The Insurance Institute for Highway Safety issued a press release last night announcing 2010’s Top Safety Picks. Several auto makers made the list, but to our surprise and many others, BMW was absent from this list. Along with BMW, Toyota dropped from the top pick list as well.
As expected, the top created some controversy and confusion. Several automobile publications rushed to publish their article pointing out not necessarily the winners, but rather the companies that didn’t make the list.
A natural question arises: why is BMW missing from this list? This is actually because no BMWs were tested for the new IIHS roof-crush test (yet). In February of this year, the IIHS surprised the industry by announcing a new roof-crush test which caused some vehicles (11 Toyotas, most notably) to drop from the TSP listing. More on the test from the IIHS website:
“In the Institute’s roof strength test, a metal plate is pushed against 1 side of a roof at a constant speed. To earn a good rating, the roof must withstand a force of 4 times the vehicle’s weight before reaching 5 inches of crush. This is called a strength-to-weight ratio. For an acceptable rating, the minimum required strength-to-weight ratio is 3.25. A marginal rating value is 2.5. Anything lower than that is poor.
The Institute’s test method is the same one that has been used for testing under the federal roof strength regulation since 1973, but with much higher requirements. Vehicles only need a strength-to-weight ratio of 1.5 to meet the federal regulation. While the actual roof strengths of vehicles may surpass this minimum level by a large amount, this information has not been available to consumers. Institute research has found that a vehicle with a roof strength-to-weight ratio of 4.0 has an estimated 50 percent reduction in the risk of serious and fatal injury in single-vehicle rollover crashes compared with the minimum level of 1.5.”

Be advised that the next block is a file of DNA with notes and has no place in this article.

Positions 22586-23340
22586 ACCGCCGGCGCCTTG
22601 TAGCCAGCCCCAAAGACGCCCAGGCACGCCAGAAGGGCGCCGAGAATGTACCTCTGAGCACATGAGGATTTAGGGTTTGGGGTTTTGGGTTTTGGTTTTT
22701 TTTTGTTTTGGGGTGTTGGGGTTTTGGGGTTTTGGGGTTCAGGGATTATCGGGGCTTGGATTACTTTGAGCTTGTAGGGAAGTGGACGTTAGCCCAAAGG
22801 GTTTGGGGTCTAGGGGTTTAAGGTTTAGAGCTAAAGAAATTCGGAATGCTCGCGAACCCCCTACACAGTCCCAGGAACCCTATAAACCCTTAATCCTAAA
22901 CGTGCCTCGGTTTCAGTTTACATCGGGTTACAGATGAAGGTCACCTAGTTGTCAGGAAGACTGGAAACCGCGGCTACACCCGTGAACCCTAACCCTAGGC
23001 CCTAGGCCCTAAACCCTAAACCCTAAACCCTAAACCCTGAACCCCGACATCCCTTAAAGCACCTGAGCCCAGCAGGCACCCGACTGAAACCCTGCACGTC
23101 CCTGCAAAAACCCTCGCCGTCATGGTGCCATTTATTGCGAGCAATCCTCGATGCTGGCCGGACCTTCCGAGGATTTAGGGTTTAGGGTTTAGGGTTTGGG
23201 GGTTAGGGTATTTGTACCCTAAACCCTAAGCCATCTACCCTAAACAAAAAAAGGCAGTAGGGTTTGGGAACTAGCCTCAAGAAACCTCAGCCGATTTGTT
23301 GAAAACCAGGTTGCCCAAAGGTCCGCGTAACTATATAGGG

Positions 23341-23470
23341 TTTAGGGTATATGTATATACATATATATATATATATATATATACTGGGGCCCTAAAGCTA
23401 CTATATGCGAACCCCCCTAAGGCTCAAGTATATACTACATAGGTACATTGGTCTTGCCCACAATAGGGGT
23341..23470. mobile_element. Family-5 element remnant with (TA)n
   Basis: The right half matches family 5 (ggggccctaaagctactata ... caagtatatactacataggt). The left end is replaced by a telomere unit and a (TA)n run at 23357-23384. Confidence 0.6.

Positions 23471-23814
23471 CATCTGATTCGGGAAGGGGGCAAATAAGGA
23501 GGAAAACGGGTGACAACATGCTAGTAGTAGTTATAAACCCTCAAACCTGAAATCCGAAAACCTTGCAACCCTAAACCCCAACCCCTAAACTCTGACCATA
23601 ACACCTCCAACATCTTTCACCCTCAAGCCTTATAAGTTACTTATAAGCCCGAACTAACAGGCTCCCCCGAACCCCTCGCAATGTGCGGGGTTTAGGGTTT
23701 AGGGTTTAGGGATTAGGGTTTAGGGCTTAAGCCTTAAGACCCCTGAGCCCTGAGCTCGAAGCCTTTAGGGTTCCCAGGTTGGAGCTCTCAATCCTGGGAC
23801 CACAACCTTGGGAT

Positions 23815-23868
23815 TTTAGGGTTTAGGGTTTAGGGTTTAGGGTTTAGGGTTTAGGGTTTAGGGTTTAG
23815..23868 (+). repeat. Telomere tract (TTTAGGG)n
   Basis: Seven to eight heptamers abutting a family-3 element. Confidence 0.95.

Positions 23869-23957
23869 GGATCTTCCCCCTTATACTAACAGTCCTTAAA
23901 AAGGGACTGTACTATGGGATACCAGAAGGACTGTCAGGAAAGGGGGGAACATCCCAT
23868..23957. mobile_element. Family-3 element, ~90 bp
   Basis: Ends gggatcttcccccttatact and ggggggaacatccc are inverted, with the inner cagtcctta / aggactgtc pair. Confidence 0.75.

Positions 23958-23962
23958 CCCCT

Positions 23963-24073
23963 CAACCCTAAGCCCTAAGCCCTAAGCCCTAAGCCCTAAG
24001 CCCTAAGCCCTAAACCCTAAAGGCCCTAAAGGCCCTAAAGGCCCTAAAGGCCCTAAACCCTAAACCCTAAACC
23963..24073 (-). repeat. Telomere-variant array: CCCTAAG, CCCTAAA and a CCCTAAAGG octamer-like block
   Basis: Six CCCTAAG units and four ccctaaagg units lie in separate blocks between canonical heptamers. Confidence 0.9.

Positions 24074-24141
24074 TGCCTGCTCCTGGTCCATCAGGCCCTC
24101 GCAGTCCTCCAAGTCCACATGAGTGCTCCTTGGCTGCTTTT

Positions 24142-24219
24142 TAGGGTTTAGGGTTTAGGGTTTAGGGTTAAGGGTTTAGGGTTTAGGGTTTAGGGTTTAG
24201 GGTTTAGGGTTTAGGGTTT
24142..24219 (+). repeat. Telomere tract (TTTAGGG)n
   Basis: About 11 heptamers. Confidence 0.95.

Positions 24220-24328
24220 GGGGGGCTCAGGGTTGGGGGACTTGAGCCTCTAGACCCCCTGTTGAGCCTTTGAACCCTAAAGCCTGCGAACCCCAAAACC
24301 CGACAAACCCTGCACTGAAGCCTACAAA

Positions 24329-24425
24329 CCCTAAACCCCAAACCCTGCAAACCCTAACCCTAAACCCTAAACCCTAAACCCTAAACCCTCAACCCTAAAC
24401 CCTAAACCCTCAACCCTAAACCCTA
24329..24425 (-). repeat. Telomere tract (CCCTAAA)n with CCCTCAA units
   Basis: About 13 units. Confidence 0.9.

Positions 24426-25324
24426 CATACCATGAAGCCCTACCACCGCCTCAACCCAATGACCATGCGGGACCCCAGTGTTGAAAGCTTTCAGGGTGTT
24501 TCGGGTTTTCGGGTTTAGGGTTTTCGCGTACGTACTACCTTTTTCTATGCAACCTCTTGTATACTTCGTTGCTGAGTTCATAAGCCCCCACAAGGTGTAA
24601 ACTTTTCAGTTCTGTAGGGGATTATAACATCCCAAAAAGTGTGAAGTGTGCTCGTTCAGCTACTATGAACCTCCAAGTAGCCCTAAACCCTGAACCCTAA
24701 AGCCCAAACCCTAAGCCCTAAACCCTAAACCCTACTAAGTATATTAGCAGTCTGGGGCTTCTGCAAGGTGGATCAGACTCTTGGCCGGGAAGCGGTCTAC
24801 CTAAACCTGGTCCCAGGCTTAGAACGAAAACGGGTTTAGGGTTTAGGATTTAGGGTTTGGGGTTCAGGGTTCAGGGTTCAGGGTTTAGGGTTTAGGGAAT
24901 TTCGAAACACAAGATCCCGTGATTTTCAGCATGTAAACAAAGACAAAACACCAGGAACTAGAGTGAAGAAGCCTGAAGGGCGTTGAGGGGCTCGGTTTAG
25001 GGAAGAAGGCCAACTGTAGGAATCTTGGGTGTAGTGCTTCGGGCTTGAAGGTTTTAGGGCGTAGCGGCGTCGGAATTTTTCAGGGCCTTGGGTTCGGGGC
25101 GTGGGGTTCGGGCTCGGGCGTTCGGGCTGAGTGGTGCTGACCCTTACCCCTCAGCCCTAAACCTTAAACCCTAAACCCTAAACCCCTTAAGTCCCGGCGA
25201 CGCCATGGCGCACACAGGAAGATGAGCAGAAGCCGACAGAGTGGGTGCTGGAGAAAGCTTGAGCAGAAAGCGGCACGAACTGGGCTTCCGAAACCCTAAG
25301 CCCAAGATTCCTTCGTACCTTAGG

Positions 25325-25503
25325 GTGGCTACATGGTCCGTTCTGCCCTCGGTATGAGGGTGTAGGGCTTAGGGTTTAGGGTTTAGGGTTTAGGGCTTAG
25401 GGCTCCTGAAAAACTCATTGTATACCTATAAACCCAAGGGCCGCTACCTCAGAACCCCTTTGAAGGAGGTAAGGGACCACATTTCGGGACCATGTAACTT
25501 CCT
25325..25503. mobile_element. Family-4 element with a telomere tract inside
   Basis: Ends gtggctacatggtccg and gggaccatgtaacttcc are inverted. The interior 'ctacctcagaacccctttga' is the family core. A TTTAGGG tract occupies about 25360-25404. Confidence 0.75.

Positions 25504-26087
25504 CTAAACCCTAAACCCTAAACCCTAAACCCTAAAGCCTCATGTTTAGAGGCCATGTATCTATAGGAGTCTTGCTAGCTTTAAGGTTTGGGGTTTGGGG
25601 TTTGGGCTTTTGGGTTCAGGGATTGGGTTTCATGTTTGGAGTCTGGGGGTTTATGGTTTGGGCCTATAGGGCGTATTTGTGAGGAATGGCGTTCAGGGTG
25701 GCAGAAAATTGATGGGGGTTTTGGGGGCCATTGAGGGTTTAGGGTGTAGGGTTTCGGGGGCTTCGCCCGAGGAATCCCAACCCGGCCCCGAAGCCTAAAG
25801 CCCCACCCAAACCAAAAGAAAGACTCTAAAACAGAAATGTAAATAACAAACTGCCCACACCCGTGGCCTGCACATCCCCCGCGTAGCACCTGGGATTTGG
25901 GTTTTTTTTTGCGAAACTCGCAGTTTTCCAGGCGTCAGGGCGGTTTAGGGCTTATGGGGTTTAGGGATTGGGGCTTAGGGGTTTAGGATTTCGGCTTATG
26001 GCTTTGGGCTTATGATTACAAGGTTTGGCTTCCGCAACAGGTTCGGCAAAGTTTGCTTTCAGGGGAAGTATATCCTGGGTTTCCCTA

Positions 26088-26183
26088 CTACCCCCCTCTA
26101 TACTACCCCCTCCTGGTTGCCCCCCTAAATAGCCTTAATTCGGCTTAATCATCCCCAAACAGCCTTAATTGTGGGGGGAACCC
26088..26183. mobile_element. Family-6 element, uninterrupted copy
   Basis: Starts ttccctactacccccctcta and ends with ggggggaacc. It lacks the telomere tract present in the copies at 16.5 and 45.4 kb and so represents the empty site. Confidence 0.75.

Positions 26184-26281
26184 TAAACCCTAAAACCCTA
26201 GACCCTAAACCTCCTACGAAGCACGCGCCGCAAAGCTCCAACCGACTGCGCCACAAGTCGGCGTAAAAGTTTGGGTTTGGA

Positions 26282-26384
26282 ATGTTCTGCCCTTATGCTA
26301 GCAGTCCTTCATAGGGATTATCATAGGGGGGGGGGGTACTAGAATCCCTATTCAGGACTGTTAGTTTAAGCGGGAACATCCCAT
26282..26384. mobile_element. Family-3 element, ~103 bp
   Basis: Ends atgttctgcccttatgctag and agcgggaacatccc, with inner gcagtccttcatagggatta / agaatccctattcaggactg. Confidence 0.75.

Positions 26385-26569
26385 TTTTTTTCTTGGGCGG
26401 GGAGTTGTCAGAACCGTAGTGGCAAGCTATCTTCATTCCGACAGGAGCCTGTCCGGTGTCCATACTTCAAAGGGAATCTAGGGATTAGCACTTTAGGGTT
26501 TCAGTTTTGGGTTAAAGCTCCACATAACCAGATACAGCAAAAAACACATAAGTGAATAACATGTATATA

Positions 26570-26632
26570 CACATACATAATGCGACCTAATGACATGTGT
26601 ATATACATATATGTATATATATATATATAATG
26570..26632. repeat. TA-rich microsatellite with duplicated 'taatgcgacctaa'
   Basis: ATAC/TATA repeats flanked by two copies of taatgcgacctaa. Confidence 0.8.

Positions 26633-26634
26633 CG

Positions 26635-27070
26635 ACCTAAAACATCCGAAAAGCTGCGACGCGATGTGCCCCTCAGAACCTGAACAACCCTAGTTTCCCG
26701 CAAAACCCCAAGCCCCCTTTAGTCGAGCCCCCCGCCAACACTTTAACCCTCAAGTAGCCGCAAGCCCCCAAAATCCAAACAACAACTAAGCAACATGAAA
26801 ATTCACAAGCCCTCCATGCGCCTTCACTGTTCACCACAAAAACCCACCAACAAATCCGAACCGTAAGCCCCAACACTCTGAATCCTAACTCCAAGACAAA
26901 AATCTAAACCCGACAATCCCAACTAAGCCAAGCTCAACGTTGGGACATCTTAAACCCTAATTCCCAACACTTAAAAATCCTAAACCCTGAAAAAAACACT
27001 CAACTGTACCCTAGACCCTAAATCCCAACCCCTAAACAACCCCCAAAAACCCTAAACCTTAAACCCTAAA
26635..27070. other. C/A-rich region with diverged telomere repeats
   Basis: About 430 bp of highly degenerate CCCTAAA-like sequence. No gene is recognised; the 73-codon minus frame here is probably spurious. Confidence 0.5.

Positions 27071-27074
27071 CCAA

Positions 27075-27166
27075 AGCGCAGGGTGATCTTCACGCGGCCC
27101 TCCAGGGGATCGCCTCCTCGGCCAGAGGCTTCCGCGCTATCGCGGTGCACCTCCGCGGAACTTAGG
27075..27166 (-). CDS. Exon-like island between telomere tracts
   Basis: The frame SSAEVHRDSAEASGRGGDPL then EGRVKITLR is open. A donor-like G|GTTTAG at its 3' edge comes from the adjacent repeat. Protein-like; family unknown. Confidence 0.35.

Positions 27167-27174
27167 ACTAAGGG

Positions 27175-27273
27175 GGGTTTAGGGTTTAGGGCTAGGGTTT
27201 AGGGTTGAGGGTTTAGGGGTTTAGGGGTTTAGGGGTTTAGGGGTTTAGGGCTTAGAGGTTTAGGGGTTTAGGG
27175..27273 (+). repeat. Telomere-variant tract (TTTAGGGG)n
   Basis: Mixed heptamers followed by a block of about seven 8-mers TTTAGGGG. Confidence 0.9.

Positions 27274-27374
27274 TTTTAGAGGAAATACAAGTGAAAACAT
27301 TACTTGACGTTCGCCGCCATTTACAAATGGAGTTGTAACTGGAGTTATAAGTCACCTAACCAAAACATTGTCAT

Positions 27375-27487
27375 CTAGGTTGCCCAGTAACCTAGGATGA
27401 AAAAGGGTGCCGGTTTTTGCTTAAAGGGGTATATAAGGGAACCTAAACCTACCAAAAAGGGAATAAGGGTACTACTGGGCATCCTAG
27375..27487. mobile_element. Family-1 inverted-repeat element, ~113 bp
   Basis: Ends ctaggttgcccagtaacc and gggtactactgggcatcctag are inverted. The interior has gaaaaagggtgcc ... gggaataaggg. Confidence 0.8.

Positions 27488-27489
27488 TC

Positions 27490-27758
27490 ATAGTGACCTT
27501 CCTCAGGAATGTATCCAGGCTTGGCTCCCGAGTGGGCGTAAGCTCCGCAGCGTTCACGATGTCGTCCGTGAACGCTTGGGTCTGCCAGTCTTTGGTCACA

On its website, the IIHS in fact states that, “[A] dynamic test using instrumented dummies would be the gold standard for assessing roof performance in rollovers.” That’s of course what BMW does. While the IIHS performs a static roof-crush test, BMWs are put through simulations of real-world crash circumstances. Moving forward, BMW will also be adding the new IIHS roof-crush test to its own testing protocol.
For the record, here is BMW NA’s official statement on the matter:
Passive safety has always been a design priority for BMW, and BMW products have consistently performed well in both laboratory and real-world crashes. Because no 2010 BMW models were tested for the Insurance Institute for Highway Safety’s (IIHS) new rollover rating, no BMW vehicles could qualify for the 2010 round of “Top Safety Picks.” Although no BMW models were tested for the IIHS’s new rollover rating, BMW’s normal testing protocol includes three separate types of rollover tests during product development.
These tests simulate real-life circumstances, such as a vehicle striking a road divider, a vehicle leaving the road sideways, and a vehicle sliding down an embankment. As such, BMW is very confident in the passive rollover protection provided by its vehicles.
BMW Rollover Laboratory
IIHS Roof Strength Testing
BMW 7 Series crashtest